The “Exposition” eventually led to South Carolina adopting the “Ordinances of Nullification,” which accepted much of Calhoun's theory as a matter of practical law. Like Jefferson in 1798, Calhoun authored his work anonymously, and as Adams' administration came to an end, Calhoun had high hopes that the incoming president of 1829, Andrew Jackson, himself a slave owner, would agree with his interpretation of constitutional law. Unusual in American politics, Calhoun had jumped candidates in the 1828 election and now served as vice president under Jackson.

Jon Meacham wrote in his book, “American Lion: Andrew Jackson in the White House”: “Calhoun kept his authorship of the 1828 document secret, and the vehemence of his views quiet. He believed that the white-haired general about to take the presidential oath would heed his counsel to slash the tariff, relieve the South, and calm fears of future interference with the region's way of life. Then, Calhoun hoped, his own hour would strike, and carry him to the White House.”

Jackson had no more sympathy for Calhoun's position than did Adams, and the two were soon at odds over the issues of nullification and secession. The tension came to a head in April 1830, when the two attended a dinner celebrating the deceased Thomas Jefferson's birthday in Washington.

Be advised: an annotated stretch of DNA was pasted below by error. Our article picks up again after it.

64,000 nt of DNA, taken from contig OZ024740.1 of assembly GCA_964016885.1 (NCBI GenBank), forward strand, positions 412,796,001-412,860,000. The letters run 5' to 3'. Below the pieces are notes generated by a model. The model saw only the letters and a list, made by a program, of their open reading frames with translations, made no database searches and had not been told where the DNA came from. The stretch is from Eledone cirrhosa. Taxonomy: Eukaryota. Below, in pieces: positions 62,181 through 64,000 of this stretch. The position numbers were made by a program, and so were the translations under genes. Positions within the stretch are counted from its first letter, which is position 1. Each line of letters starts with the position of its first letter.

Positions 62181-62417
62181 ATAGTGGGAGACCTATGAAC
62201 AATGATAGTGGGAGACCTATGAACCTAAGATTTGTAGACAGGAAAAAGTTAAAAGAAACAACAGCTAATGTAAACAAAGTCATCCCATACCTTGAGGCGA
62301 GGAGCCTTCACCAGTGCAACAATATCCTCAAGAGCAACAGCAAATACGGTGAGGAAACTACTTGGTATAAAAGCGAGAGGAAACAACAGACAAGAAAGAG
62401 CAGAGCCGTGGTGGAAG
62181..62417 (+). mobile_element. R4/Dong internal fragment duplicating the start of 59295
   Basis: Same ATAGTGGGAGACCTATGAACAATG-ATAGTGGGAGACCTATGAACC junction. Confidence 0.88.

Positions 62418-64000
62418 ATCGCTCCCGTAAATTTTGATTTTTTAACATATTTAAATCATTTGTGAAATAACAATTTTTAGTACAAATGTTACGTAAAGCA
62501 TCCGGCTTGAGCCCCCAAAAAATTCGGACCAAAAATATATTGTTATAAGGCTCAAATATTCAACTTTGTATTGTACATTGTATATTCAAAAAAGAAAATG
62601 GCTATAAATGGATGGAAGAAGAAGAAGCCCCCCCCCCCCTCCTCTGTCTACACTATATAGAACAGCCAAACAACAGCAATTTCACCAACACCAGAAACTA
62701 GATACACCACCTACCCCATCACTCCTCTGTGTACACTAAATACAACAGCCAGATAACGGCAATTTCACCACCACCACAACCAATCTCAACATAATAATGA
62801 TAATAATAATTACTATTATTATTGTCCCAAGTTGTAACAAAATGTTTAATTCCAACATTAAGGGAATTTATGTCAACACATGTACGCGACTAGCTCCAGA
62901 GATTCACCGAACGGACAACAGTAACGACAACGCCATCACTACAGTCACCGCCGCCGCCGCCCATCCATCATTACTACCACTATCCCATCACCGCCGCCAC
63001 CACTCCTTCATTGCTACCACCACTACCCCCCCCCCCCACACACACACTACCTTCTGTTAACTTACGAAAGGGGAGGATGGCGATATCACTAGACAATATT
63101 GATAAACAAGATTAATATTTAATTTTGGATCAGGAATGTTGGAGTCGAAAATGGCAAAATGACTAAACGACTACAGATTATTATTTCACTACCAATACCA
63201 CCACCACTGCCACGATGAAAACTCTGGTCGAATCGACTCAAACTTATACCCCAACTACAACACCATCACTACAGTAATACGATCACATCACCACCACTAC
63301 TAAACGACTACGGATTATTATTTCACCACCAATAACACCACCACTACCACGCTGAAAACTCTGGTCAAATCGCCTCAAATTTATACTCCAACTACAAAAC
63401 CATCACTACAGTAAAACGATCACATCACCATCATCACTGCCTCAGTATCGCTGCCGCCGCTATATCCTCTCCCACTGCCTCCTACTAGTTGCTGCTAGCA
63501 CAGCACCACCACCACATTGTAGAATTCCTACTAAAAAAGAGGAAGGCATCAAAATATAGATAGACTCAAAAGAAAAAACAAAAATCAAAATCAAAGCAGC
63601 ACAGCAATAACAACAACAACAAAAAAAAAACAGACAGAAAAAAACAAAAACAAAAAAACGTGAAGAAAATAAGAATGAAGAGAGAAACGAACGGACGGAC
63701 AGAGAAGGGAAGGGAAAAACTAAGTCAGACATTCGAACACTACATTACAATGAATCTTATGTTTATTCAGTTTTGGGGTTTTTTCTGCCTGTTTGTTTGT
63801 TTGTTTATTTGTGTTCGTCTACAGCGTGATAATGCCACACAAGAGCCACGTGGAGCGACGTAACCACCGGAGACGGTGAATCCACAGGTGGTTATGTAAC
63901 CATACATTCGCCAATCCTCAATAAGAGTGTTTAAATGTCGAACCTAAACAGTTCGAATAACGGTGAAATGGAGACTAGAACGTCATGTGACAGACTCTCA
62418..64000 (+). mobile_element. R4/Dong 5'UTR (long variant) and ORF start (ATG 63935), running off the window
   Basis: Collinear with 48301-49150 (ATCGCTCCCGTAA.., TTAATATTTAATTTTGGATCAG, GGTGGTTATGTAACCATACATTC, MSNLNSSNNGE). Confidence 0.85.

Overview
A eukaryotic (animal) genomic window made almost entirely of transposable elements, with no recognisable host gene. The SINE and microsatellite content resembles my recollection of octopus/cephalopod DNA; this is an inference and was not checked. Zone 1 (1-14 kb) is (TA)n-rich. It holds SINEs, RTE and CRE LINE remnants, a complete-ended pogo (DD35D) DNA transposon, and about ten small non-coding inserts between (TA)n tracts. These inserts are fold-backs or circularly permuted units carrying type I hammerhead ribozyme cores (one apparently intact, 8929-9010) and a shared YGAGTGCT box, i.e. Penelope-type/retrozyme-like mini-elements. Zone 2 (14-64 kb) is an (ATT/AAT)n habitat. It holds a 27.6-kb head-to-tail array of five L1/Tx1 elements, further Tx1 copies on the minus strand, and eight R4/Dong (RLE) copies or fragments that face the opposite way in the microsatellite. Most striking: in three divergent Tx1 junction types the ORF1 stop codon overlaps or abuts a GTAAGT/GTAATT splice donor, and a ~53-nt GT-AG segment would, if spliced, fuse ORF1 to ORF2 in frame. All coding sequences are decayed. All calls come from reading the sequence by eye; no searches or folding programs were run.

In his book “The Rise of American Democracy: Jefferson to Lincoln,” historian Sean Wilentz wrote of the historic banquet: “The gathering had been called by southerners and westerners sympathetic to Calhoun, and one toast after another proclaimed state-rights slogans and attacked sectional favoritism by the federal government. Jackson … raised his glass, glowered directly at Calhoun, and, as if issuing a dueler's challenge, gravely offered his own toast: 'Our Union — it must be preserved.' … though Calhoun's toast in reply was perfectly calm, its wordiness betrayed that he was on the defensive: 'The Union — next to our liberty the most dear; may we all remember that it can only be preserved by respecting the rights of the states and the distributing equally the benefits and burdens of the Union.' The breach was now public, and within weeks would become bitter political warfare ….”

Eventually, Calhoun opted not to continue as vice president, and instead ran for the Senate. Jackson offered a watered-down tariff that placated most Southerners in 1832. When South Carolina stated its dissatisfaction and continued talk of secession, Congress passed the Force Bill, which would allow the federal government to send a military force into South Carolina to collect the import duties and prevent secession.

Under the leadership of Sen. Henry Clay of Kentucky, Congress brokered a new compromise tariff. Aware that it could not effectively challenge the federal government alone, South Carolina accepted the compromise and repealed its ordinance of nullification in 1833. The crisis was over and the Civil War was delayed for another 30 years.

Cody K. Carlson holds a master's degree in history from the University of Utah and teaches at Salt Lake Community College. He is also the co-developer of the History Challenge iPhone/iPad apps. Email: ckcarlson76@gmail.com